They walked along briskly in the direction of Marylebone, and stopped at last at a dull, yellow-washed house, which bore on its door a very dingy brass plate, inscribed in red letters, 'M. et Mdlle. Tirard. Salon de Danse.' Ernest opened the door without ringing, and turned down the passage towards the salon. 'Remember,' he said, turning to Harry Oswald by way of a last warning, with his hand on the inner door-handle, 'coûte que coûte, my dear fellow, don't on any account open your dust-coat. No anti-social opinions; and please bear in mind that Max is, in his own way, a potentate.'

The big hall, badly lighted by a few contribution candles (for the whole colony subscribed to the best of its ability for the support of the weekly entertainment), was all alive with eager figures and the mingled busy hum of earnest conversation. A few chairs ranged round the wall were mostly occupied by Mdlle. Tirard and the other ladies of the Socialist party; but the mass of the guests were men, and they were almost all smoking, in utter indifference to the scanty presence of the fair sex. Not that they were intentionally rude or boorish; that they never were; except where an emperor or an aristocrat is concerned, there is no being on earth more courteous, kindly, and considerate for the feelings of others than your exiled Socialist. He has suffered much himself in his own time, and so miseris succurrere discit. Emperors he mentally classes with cobras, tarantulas, and scorpions, as outside the pale of humanitarian sympathies altogether; but, with this slight political exception, he is the broadest and tenderest and most catholic in his feelings of all living breathing creatures. However, the ladies of his party have all been brought up from their childhood onward in a mingled atmosphere of smoke and democracy; so that he no more thinks of abstaining from tobacco in their presence than he thinks of commiserating the poor fish for being so dreadfully wet, or the unfortunate mole for his unpleasantly slimy diet of live earthworms.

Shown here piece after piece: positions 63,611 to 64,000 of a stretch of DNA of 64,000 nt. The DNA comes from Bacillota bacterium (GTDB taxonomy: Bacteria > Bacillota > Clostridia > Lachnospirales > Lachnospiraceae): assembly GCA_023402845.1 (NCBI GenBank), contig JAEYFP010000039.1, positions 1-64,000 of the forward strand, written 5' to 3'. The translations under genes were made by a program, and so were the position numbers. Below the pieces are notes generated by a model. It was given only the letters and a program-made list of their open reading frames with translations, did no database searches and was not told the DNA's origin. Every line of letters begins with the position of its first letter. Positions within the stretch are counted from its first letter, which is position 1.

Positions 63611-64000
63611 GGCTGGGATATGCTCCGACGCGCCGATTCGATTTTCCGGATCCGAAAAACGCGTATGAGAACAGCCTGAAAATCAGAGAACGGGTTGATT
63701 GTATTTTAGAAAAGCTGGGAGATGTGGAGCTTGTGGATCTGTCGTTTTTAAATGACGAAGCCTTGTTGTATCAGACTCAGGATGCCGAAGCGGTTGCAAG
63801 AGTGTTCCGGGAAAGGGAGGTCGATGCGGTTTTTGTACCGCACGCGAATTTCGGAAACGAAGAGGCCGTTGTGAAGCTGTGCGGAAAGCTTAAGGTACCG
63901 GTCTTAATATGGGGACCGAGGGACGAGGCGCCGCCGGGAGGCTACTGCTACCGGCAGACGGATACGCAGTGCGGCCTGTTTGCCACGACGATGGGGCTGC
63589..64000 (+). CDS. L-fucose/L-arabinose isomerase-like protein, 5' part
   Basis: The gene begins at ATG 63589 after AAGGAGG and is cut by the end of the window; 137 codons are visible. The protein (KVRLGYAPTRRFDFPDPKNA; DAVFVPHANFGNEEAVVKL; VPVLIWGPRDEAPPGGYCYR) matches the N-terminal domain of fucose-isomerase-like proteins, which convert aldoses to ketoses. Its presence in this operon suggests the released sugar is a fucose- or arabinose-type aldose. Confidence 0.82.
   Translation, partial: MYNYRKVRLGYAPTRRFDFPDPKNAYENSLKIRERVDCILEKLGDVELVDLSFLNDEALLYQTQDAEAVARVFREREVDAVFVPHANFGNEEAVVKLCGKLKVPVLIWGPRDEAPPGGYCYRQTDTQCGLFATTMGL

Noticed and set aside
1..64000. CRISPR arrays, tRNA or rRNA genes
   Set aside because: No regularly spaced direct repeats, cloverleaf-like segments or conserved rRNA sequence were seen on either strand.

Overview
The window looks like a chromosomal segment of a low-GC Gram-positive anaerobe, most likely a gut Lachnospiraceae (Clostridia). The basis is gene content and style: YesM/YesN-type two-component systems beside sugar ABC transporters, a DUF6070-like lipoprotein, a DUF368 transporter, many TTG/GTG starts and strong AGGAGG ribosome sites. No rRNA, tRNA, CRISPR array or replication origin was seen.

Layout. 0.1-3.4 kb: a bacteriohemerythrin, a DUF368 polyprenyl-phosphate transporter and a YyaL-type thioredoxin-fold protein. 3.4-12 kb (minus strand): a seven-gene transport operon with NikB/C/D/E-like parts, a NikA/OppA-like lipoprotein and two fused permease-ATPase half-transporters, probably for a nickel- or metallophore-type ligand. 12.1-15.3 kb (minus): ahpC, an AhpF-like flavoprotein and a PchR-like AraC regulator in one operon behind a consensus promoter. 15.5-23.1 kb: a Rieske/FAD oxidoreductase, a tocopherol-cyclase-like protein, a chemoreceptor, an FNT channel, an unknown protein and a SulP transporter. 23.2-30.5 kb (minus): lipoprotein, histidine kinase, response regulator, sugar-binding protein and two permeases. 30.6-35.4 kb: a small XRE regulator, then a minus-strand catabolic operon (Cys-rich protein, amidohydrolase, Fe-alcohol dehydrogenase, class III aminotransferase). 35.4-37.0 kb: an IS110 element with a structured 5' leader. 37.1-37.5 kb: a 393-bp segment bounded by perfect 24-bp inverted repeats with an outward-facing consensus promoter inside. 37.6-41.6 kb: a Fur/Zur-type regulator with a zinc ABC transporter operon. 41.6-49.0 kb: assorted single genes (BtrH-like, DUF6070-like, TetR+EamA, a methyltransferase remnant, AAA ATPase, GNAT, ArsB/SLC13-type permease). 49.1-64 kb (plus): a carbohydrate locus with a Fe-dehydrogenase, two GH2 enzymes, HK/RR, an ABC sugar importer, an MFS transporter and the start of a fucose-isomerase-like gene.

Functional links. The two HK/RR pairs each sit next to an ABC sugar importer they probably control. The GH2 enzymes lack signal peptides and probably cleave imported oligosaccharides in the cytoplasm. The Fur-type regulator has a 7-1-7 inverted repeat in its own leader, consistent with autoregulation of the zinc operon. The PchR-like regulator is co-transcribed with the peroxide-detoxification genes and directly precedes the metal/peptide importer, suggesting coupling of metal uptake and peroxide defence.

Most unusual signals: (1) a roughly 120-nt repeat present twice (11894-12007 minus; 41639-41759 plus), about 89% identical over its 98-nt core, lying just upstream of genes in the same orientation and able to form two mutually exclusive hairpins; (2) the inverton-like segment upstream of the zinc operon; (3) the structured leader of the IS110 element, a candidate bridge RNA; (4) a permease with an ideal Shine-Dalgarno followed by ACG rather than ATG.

'Herr Schurz,' said Ernest, singling out the great leader in the gloom immediately, 'I've brought my brother Herbert here, whom you know already, to see you, as well as another Oxford friend of mind, Mr. Harry Oswald, Fellow and Lecturer of Oriel. He's almost one of us at heart, I'm happy to say, and at any rate I'm sure you'll be glad to make his acquaintance.'